A group of researchers from the Indiana Center for Regenerative Medicine and Engineering at Indiana University has unveiled an electroceutical material that can produce electric field across the surface of the fabric to inactivate or repeal viral particles wirelessly.
Since the world is gearing up for new normal, wearing a mask has become a part of our daily life. With the alarming rise in the number of people getting infected, there isn’t much relief.
Therefore, researchers are working to develop functional clothing that either could inactivate or repeal coronavirus including COVID-19 and other pathogens.
“People can transfer infectious particles to their hands if they touch the front of a mask during use or when they remove gowns or other PPE. I and my colleagues have been developing a way to render those particles and other infectious agents harmless,” says Chandan Sen, Director of the Indiana Center for Regenerative Medicine and Engineering at Indiana University.
The design of the technology is quite simple. The masks made of polyester material are printed with alternate dots of silver and zinc just like small polka dots. The size of these dots is 2 mm wide and is spaced 1 mm apart.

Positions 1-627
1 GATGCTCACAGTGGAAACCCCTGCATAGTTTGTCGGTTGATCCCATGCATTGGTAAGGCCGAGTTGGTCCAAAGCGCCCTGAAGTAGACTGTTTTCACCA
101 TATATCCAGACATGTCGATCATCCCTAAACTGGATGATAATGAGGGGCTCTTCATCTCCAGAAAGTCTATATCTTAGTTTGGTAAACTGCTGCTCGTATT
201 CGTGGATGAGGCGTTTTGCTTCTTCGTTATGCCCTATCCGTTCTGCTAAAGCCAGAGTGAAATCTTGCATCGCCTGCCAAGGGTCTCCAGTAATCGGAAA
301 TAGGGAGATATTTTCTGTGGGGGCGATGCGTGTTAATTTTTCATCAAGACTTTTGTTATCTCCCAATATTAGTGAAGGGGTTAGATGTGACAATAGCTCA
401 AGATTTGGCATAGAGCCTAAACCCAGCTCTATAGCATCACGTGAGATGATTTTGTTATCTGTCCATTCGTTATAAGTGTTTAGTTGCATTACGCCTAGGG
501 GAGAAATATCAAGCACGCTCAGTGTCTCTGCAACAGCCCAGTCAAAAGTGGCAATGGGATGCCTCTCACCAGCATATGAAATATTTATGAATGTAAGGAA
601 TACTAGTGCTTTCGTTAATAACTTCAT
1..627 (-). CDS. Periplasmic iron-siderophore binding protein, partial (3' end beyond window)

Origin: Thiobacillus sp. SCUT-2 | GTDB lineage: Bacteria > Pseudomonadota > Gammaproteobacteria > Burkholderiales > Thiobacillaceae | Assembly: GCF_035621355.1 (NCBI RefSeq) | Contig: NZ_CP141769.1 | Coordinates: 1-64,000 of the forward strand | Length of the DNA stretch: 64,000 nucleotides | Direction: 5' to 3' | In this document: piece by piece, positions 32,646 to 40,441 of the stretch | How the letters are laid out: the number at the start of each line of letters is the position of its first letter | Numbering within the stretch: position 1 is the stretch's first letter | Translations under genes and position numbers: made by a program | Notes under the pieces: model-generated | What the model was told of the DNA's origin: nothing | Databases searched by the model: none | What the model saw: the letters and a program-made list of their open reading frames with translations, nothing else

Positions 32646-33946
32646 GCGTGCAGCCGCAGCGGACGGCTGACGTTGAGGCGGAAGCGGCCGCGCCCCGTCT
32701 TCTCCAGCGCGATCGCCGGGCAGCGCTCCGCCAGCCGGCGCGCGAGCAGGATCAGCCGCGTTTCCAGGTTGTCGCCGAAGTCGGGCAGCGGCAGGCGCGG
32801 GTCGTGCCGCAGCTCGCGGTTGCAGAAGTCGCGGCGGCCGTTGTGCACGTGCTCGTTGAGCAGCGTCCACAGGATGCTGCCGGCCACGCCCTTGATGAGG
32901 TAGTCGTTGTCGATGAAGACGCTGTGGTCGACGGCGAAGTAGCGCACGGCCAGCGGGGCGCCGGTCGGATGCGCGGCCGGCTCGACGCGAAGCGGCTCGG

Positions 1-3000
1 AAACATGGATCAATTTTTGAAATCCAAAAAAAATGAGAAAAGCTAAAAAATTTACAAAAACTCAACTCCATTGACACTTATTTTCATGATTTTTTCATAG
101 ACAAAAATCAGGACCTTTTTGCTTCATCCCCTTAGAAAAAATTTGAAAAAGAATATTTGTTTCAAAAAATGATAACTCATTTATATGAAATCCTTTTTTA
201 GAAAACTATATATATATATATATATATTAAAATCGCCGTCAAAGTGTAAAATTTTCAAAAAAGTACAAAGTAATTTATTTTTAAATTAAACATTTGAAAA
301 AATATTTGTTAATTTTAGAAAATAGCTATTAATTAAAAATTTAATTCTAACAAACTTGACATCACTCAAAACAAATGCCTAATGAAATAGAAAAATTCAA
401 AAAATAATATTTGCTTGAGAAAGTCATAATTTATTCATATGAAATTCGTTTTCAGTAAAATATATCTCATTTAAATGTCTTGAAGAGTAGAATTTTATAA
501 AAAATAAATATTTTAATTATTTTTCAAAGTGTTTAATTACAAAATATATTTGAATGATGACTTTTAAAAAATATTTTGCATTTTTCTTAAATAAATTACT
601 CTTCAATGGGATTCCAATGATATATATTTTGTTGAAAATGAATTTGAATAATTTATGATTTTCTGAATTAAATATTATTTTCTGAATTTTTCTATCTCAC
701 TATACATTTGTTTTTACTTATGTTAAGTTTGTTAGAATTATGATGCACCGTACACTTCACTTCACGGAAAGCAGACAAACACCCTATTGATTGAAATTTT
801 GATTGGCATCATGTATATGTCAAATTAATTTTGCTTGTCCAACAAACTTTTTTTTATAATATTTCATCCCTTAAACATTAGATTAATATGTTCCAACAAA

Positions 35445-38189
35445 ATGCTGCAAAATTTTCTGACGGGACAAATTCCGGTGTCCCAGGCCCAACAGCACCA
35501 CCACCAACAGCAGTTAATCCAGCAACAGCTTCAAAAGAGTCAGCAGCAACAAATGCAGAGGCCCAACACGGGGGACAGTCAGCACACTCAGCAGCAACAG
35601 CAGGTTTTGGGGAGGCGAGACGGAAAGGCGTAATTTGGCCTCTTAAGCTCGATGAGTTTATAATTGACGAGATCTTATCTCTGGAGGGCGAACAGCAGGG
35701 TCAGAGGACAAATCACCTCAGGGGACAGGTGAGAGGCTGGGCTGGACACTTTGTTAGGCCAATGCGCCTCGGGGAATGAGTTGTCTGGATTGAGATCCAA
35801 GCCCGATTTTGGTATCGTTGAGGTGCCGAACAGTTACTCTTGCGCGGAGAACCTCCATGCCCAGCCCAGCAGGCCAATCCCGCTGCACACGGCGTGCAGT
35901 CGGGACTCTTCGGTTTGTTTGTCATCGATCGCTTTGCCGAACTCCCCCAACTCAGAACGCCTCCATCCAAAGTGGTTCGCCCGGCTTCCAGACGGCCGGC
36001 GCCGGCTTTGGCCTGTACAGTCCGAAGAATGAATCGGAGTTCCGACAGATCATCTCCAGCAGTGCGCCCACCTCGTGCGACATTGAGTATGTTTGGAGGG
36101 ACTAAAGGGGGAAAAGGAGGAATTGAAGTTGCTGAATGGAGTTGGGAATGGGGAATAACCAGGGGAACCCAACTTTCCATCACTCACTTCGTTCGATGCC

These electroceutical materials are inactive when they are dry. However, if they are activated when dampened with saliva, vapour, cough droplets or other bodily fluids, ions in the liquid will trigger an electrochemical reaction. The silver and zinc generate a weak electric field that kills the pathogen on the surface.
The material was originally developed in 2012 in collaboration with Vomaris, a biotechnology company. Its application was to treat bacterial biofilms in wounds. However, in response to the pandemic the team tested the material for different COVID-19 strains that cause respiratory illness in pigs and on an unrelated type of pathogen called a lentivirus.
The study proved that the electroceutical fabric destabilised both viruses, leaving them unable to infect cells. The researchers plan to submit the results to a peer-reviewed journal as well. However, the effectiveness has not been tested specifically for the SARS-CoV-2 that causes the COVID-19.